The mean age of the patients was 8.62 ± 4.8 years. 117 children (78%) were male. The mean accident-hospital arrival interval time was 134 ± 60 minutes. The mean weight was 28.3 ± 5.0 kg. The mean systolic blood pressure was 96 ± 11 mmHg. The mean PTS and ISS were 11.0 ± 1.7 and 64 ± 25, respectively.

Twelve patients (7.9%) suffered from morbidities. 62 patients (41.1%) had skeletal trauma, 10 of them with open fractures. The consciousness level was altered or decreased in 14 children (9.3%). 144 children (95.4%) had patent normal airway. 90 children (59.14%) were observed in the emergency ward and the others were either referred or discharged. Unfortunately seven patients (4.7%) succumbed to their injuries. Only five subjects (5.1%) had hospital stays longer than 24 hours. Pedestrian car accidents and falling down were the most common causes of injuries (23.3% and 21.3%, respectively) (Diagram 1).

The sex, cause of trauma, wound status, age, systolic blood pressure, and weight, were not related to morbidity. The mean PTS was 11.04 that this variable was 7.58 in cases with morbidity which was significantly higher than non-morbid cases. (P = 0.001). Prolonged accident-hospital arrival time interval, closed fracture, low consciousness level, un-maintained airway, PTS and ISS were all contributing factors to morbidity (P < 0.05) (Table 1).


Pediatric trauma continues to be one of the major threats to the health and well-being of children [10,11]. The survival of children who sustain major or life-threatening trauma depends upon good pre-hospital care, appropriate triage, and resuscitation by an experienced trauma team in an emergency center, and effective emergent surgery [12]. In our study we found that the level of consciousness, airway status and type of skeletal trauma are the factors from PTS that contributed to morbidity. Moreover, PTS had significant association with morbiddity in children who sustained trauma.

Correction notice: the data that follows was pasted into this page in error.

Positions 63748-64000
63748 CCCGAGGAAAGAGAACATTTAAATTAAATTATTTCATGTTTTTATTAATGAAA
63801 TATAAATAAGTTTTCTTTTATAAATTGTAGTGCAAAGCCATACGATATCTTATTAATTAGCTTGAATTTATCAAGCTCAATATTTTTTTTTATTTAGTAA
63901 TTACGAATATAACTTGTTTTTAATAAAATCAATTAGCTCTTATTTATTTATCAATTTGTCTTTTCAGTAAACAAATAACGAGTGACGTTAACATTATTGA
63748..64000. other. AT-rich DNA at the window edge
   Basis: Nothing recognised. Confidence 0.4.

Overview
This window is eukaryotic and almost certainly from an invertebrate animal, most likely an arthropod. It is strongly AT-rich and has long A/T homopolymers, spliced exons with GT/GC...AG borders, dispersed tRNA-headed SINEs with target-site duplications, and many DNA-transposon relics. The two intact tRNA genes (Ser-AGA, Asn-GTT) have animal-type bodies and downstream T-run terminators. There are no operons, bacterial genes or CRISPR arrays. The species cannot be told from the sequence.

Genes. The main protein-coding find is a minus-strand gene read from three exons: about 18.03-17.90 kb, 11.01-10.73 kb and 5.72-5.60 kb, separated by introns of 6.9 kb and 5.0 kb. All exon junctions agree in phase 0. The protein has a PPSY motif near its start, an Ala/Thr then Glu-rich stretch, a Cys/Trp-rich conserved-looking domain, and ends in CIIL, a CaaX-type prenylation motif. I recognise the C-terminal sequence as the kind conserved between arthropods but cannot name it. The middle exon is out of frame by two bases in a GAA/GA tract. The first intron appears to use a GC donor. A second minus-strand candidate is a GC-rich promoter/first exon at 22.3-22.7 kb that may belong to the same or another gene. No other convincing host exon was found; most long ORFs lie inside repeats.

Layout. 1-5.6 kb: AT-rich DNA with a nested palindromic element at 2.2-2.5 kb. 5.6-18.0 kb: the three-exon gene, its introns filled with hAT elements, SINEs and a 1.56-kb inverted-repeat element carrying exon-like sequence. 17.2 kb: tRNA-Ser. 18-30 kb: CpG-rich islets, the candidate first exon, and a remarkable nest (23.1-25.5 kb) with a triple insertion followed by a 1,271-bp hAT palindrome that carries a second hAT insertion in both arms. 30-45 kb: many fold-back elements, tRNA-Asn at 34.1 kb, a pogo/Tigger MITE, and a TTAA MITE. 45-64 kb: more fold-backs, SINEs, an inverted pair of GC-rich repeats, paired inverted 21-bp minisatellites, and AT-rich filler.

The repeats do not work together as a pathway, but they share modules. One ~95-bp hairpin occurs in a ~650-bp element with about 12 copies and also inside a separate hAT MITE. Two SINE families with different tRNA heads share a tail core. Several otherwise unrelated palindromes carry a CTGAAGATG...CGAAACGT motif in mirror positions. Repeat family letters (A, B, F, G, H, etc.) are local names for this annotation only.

In our study we chose to register the subjects from only one centre to avoid the possible variability in the

Diagram 1. Frequency type of trauma in pedestrians.

Table 1. Contributing factors to morbidity.

triage system in different settings. While it has its own benefits, this method of data gathering makes the results of the study less generalizable to other settings. Nonetheless, our findings in this study were in line with the results of several other studies conducted in a variety of settings.

Grinkeviciute et al. in a study focused on probing the predictive value of scoring systems in severe pediatric head injury in Lithuania [13], used the PTS and GCS as the initial assessment tools. They showed that PTS ≤ 3 and Glasgow Coma Scale (GCS) ≤ 5 were significant risk factors of death in children with severe head injury. Potoka et al. made an effort to improve the PTS by making it age-specific [14]. To accomplish their goal, they used age-specific values for systolic blood pressure, pulse and respiratory rate for ages between 0 and 16. Interestingly, this modification improved both the sensitivity (96.97%) and specificity (88.83%) of this scoring system in predicting mortality.

Narci et al. studied the prognostic value of PTS in pediatric trauma patients and found it to be an independent predictor of morbidity [15].

Another setting where PTS has been used to evaluate the prognosis of severely traumatized children is the intensive care unit (ICU). Cantais et al. did a study in pediatric ICU on children with severe multiple trauma [16]. They found that, PTS < 5, ISS > 32 and GCS < 7 had significant association with death in ICU setting. Matos et al. in a study in a combat support hospital in Baghdad, Iraq, with 83% penetrating trauma, showed that pediatric patients with ISS ≥ 15, GCS ≤ 8 and age ≤ 8 were independently associated with mortality [17].

From this brief review of literature from a variety of settings as well as the results of our study, where blunt trauma accounts for most of the cases, we can conclude that PTS, ISS and GCS could be used as valuable prognostic tools to predict mortality and morbidity in pediatric trauma patients.

A limitation that most of the studies in this field have in common is the small sample size which negatively affects the statistical power of them and generalizability of their results. Therefore, conducting large multiple center studies can further establish pediatric injury severity scoring systems as a reliable prognostic factor for both morbidity and mortality and a useful triage tool as the same time.


This investigation was supported by a research grant from Shahid Beheshti University of Medical Sciences, Tehran, Iran.

This article was based on a postgraduate thesis by Dr. Karimian, which was successfully completed under the supervision of Dr. Derakhshanfar and Dr. Hatamabadi.